Gibson was born in Conway, South Carolina, and spent much of his youth in Virginia with his widowed mother. He grew up shy and bookish, discovering science fiction and the literature of the beats at a precociously early age. When he was 15, he was sent away to private school in Arizona, but he left without graduating when his mother died suddenly. He fled to Canada to avoid the draft and immersed himself in '60s counterculture. He married, moved to British Columbia, and enrolled in college, graduating in 1977 with a degree in English. Around this time he began to write in earnest, combining his lifelong love of science fiction and his newfound passion for the punk music evolving in New York and London.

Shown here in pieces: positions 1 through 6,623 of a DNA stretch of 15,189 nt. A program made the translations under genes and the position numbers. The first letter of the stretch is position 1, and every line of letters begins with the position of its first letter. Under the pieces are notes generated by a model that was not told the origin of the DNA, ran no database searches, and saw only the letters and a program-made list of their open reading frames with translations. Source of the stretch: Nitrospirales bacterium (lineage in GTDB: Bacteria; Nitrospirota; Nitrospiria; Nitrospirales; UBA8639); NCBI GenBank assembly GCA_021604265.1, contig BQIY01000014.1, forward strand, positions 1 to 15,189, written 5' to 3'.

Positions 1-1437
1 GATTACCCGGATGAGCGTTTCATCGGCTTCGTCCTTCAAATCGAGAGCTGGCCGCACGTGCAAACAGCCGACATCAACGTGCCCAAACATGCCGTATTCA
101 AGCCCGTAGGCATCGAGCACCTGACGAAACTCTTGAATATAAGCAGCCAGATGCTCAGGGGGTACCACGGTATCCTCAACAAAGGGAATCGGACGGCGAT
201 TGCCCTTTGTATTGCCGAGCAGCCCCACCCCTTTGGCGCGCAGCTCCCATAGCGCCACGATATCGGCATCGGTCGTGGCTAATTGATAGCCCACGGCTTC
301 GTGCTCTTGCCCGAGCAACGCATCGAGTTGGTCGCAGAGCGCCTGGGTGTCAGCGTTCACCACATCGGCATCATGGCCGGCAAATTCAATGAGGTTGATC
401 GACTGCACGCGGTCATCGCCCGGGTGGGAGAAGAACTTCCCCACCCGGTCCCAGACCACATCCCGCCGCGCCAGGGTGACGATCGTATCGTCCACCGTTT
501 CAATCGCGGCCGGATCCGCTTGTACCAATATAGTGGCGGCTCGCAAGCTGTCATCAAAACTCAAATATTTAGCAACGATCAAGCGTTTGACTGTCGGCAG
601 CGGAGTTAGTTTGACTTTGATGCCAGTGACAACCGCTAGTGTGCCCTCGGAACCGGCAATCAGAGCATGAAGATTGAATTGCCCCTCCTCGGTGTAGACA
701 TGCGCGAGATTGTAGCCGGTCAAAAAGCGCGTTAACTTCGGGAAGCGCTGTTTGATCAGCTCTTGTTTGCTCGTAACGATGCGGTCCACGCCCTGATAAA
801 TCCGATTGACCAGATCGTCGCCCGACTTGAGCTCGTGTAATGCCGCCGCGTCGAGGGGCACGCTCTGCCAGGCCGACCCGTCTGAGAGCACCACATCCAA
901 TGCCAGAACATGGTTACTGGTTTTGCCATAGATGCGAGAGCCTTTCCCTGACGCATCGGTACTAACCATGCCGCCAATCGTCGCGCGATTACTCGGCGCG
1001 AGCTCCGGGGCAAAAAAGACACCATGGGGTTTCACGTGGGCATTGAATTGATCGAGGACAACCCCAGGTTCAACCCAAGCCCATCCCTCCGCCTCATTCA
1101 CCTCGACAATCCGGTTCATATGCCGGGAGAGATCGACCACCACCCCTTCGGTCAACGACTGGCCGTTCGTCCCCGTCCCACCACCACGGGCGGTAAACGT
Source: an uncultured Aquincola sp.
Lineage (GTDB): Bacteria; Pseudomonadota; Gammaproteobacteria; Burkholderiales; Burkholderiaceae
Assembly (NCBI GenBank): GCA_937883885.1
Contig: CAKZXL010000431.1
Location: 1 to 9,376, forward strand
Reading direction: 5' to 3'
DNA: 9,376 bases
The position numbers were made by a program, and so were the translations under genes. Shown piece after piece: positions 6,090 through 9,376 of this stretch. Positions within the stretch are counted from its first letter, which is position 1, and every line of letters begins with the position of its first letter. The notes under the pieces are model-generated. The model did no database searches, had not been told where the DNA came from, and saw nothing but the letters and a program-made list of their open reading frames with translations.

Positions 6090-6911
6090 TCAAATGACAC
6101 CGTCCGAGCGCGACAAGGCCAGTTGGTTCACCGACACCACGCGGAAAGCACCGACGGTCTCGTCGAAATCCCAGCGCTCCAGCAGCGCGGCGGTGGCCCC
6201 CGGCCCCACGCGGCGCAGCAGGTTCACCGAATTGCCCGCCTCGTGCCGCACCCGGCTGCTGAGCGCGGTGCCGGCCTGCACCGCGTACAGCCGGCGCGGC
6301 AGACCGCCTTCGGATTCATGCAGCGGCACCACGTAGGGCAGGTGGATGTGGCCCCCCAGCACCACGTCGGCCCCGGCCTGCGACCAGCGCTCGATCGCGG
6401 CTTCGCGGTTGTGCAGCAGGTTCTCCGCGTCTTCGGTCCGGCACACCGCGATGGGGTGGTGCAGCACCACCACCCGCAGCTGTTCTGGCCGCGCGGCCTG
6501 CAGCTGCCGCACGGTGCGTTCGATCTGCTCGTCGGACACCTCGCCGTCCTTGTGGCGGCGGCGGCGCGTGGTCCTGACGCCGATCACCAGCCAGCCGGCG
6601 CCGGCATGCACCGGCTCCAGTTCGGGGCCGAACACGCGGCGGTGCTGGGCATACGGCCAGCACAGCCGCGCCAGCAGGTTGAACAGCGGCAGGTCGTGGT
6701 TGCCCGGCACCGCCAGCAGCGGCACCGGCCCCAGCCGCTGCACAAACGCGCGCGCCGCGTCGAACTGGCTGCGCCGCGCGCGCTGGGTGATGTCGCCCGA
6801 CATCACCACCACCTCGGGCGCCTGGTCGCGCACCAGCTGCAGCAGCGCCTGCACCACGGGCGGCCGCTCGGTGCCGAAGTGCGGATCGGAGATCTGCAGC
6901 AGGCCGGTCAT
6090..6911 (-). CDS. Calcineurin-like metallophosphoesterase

In the early 1980s, Gibson met writer and punk musician John Shirley and sci-fi authors Lewis Shiner and Bruce Sterling. All three were blown away by the power and originality of Gibson's stories, and together the four men went on to forge a radical new literary movement called cyberpunk. In 1984, Gibson's groundbreaking first novel, Neuromancer, was published. Daring and revolutionary, it envisioned such techno-marvels as AI, virtual reality, genetic engineering, and multinational capitalism years before they became realities. Although it was not an immediate sensation, Neuromancer struck a chord with hardcore sci-fi fans who turned it into a word-of-mouth hit. Then it won the Hugo, Nebula, and Philip K. Dick Awards (the Triple Crown of Science Fiction), catapulting Gibson into superstardom overnight.